Thinking Differently About Infrastructure
When we think about the word “infrastructure,” our thoughts turn to roads, bridges, electrical grids and recently, water systems. We see and use each of these every day. When they don’t work, we know it.
But the systems that allow a community to succeed go far beyond the physical infrastructure. Let’s consider all of the elements we need to create, nurture and sustain social and economic wealth; a truly integrated infrastructure.
When you think about what we need for our community to succeed, you can begin with four basic elements: talented people with a desire to innovate, access to capital, the appropriate facilities and technology, and connections with their clients and users.
The Grand Traverse region has a strong history built on entrepreneurial activity and innovation by talented people. John Parsons and Frank Stulen established computer equipment and processes in Traverse City that changed the world. Their inventiveness started and fueled what has been termed “The Second Industrial Revolution,” built on computer numerical control of machines (CNC). When we look at many of today’s regional companies, we find they are number one, two or three in the world for what they do. This heritage continues.
Northwestern Michigan College was established by members of our community because they saw the need for investing in the talent infrastructure of our area. As our community continues to be more connected to the global economy, our college and learners are demonstrating success both close to home and beyond.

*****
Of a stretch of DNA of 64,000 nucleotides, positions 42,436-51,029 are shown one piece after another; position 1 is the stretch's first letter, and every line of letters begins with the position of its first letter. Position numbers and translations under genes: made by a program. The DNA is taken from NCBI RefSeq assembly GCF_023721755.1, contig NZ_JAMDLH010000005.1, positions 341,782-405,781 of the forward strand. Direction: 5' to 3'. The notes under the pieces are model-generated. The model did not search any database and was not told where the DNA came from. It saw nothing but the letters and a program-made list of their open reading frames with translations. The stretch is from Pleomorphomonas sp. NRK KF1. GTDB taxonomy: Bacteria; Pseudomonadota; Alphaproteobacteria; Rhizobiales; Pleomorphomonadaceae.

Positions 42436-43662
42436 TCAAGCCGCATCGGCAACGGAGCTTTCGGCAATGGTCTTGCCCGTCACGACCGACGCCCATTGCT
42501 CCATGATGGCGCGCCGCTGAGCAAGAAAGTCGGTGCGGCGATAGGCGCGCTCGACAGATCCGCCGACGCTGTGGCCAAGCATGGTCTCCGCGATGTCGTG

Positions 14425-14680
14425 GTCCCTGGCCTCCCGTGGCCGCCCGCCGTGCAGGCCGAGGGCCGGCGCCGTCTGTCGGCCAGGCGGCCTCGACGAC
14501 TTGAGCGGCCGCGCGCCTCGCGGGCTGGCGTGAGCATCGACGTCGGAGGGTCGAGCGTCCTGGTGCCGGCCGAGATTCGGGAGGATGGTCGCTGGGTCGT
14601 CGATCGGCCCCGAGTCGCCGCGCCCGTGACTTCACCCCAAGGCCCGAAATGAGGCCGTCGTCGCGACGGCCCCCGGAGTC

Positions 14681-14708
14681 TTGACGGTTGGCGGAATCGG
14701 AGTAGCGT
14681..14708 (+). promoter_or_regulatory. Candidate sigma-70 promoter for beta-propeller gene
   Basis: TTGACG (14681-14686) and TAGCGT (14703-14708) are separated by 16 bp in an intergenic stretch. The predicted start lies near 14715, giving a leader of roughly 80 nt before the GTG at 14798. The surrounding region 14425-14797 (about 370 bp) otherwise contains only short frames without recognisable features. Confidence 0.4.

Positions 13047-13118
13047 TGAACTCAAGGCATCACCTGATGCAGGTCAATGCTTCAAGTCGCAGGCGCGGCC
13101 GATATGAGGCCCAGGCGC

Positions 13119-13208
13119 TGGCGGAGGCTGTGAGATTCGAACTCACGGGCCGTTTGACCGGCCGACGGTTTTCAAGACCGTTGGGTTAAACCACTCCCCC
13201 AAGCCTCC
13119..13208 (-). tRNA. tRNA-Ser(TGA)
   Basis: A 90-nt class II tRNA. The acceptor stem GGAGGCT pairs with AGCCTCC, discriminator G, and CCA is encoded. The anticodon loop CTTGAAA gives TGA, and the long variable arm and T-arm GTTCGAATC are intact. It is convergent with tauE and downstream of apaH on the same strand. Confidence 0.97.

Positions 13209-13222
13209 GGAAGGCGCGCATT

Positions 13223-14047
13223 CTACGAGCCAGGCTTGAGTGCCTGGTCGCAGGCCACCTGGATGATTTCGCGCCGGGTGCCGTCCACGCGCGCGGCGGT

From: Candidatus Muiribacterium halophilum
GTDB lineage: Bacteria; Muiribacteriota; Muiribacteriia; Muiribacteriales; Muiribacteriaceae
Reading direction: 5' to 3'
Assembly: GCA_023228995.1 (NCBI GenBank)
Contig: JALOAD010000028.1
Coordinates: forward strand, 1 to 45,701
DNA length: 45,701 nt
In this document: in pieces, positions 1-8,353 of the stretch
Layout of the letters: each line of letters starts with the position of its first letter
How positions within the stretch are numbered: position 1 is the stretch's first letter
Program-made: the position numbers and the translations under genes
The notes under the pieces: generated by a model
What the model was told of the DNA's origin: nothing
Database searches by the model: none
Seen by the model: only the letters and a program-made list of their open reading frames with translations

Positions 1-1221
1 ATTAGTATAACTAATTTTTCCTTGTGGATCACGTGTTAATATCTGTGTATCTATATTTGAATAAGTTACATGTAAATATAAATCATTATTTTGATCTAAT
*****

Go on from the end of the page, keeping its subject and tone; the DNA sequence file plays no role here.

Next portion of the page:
The talent grown here meets the needs of our local workforce and can compete successfully anywhere in the world. Students who start here can, and do, transfer to leading universities in the U.S. and abroad. Many programs have national and international recognition. Our innovative programs in unmanned aerial vehicles ranks 10th in the country. NMC was the first community college in Michigan to offer bachelor degrees in select areas with our Maritime Technology degrees, unlike any in the U.S. We only accomplish these ends because of the talents of our faculty, staff and community.
Investments in talent development are the equivalent of investing in the intellectual infrastructure of our region. It’s an equity investment that will provide returns over a lifetime. It’s critical when investing in infrastructure that we look beyond the ups and downs of today and look to the long term viabilities we are working to achieve. Investments often must be made when it appears you can least afford them. It is our responsibility to build now for a better future, even if it requires sacrifice. Without continued talent development, regions and people stagnate. We need to invest in human talent if we are going to succeed.
We all have a role in creating this vibrant infrastructure. In fact, it’s too extensive for any single entity or organization to go it alone. Taxpayers, the state of Michigan, local businesses, schools, churches, individuals, faculty, staff, and students all play a role. We must continuously work together to find ways to ensure that this vibrant community DNA of talent development and innovation and entrepreneurial activity is not bred out of our community, but is encouraged to multiply.
How can we do that? By continuing to work together to meet the needs of our region. We must make investments, we must look for new investors and we must learn to leverage the resources we have. We must constantly ask what value we are providing to those we serve. We must look to the future with a belief that we can create that future. Using our talents in entrepreneurial and innovative activities will assure that our community continues to be successful in a global economy and society.
Timothy J. Nelson has served as president of Northwestern Michigan College since February 2001. He has guided NMC through the implementation of a strategic plan consisting of five key directions, including the establishment of national and international competencies and leadership in select educational areas connected to the regional economy.